Registration is the first point of face-to-face contact that your organization has with attendees. A smooth check-in process sets the tone for a great event. It is important to get this right in order to ensure that your guests start off with a positive experience.
Here are seven steps to ensure that your event gets off to a great start:
1. Smile! – The registration desk staff are the first people your attendees will see and they should be greeted with a smile and eye contact. Quality customer service is extremely important. Remind staff to be attentive, remain calm and smile. Even if someone is coming to the registration desk to complain, it is a lot harder for them to leave with a bad impression if they were well treated and well attended to.
2. Inform Your Registration Desk Staff – One line that we should NEVER hear at a registration desk is “I don’t know”. The registration desk is the heart of all conference related information. Even if registration staff does not know the answer, they should respond with “I am unsure, but I will look into this for you.” Or “Please come back in 15 minutes and I will have this information for you.” As an event manager, it is important for us to educate the registration desk staff. Provide them with information that would be relevant to delegates (program, health care accreditation details, hotel floor plan, wifi code, social event details and locations), exhibitors (floor plan, show services contact person, set up details) and speakers (schedule, assigned meeting rooms, AV technician contact information for presentation set-up). Registration staff should also have a list of phone numbers that would include: hotel banquet staff, venue coordinator, event manager cell phone number and emergency contact. Providing your registration staff with plenty of information ahead of time will allow you, as an event manager, to focus your efforts on other pressing matters. If you have volunteers helping you at registration, you can provide a cheat sheet of answers.
3. Location, Location, Location – The registration desk should be located in a well-lit, spacious area in the hotel or venue. Consult with the hotel and find out what has worked in this space in the past. The registration desk should be the first thing delegates see when they walk into to your meeting space. Set up signage, starting in the hotel lobby (or venue entrance) to direct attendees to the registration desk. Once they arrive, the rest is easy!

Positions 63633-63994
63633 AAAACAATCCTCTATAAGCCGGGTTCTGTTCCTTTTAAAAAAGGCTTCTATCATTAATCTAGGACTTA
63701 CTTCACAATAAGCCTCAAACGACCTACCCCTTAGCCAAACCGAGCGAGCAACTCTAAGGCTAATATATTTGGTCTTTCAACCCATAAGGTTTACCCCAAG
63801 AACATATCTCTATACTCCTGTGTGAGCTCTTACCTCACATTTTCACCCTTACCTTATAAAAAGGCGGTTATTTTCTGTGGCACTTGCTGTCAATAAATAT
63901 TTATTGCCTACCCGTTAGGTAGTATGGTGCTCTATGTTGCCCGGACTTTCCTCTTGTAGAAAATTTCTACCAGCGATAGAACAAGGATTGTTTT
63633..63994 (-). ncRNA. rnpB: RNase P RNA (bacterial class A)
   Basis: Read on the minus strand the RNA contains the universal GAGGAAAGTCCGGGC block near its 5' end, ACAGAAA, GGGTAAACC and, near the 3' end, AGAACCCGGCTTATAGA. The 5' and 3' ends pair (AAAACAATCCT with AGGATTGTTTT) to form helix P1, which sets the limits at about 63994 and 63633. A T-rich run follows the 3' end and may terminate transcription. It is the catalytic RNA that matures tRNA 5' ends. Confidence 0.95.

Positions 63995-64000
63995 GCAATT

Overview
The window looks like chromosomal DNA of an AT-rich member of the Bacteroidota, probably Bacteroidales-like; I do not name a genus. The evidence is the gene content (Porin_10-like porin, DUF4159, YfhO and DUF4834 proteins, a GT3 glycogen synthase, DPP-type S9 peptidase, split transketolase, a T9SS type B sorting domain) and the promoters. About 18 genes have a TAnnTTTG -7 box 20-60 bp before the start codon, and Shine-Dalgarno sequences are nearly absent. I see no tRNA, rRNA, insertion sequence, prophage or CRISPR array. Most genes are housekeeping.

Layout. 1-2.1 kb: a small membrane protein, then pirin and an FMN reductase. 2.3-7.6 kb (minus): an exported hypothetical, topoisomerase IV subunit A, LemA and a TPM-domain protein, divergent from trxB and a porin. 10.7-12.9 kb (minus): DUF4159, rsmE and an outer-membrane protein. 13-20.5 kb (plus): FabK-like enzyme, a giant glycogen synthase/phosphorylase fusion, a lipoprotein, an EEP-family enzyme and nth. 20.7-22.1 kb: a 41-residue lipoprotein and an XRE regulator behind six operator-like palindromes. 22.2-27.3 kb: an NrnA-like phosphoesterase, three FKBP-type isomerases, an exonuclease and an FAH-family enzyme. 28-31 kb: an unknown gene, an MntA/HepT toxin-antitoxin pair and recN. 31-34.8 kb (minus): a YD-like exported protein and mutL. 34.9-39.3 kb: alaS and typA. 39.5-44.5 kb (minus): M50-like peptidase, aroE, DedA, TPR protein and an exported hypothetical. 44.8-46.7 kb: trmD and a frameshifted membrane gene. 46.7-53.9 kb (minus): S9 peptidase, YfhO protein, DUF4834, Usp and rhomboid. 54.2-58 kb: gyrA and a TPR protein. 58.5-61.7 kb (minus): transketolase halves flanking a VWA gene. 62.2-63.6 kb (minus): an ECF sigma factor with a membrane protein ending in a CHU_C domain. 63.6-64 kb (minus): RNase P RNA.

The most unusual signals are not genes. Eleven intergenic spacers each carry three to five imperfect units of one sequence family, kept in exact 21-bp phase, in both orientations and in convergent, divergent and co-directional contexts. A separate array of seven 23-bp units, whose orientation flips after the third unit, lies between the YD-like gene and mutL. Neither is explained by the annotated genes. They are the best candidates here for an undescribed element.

4. Be Prepared – Set up the registration desk well in advance of the scheduled start time. There are always delegates who show up at registration early and ideally you would be ready to assist them, even though it isn’t the official start time. There is no sense in making them wait. Have a box filled with office essentials at the desk. This should include items such as: scissors, tape, blank name badges, lanyards, pens, markers, medical credit sign in sheets, paper clips, first aid kit, and anything else that you think may be of use. I recommend that you be over prepared.
5. Check, Double Check and Triple Check Name Badges and Registration Lists – Nothing slows you down more at registration than having to print extra or missing name badges. Although this is inevitable, you can take a few extra steps to be as prepared as possible. If registration was done online (which is ideal), cross reference your online registration lists with your printed name badges before the event. Review your lists for any list minute registrations that may have been missed. It is also important to print registration lists and forms to be prepared if you lose internet connection or can’t access the registration system. If you have the man power, assign one staff member to be at registration with their main role being to print badges, process on-site registrations or review online registration details. They should be set up with their laptop and a printer.
6. Provide Plenty of Detail to Delegates Prior to the Conference – The more informed your delegates are, the fewer questions they will have for your registration staff and the shorter the line-ups will be for people waiting for answers. Reflect on the types of questions delegates may ask and provide them with this information in the program or on your website (Where is each function being held? What is the cost to register for the social event? What is the hotel wifi code? How can they obtain educational credits after the event?)
7. Plan for the Size of Your Group – Will everyone be going to the registration desk at the same time? How many delegates, exhibitors and speakers will be in attendance? If you can schedule to have different types of registrants checking in at different times, that is ideal. You don’t want to make delegates wait. To avoid long lines, plan to have one attendant for every hundred guests. If you are using eight foot tables, have two people per table. Look at setting up signage to divide the line up into groups whether it is alphabetically by last name, or by registration type (sponsors, exhibitors, delegates, VIPs, speakers). Another option, if you think your registration desk will be busy during the whole conference set up a help desk as a separate location to reduce wait times.
The registration desk is more than just a place to pick up your name badge. From your attendee’s perspective, this is the customer service centre for your conference. In order to leave a positive lasting impression on your attendees, be prepared. If guests can’t make it past registration, then the rest of your planning efforts will go unnoticed.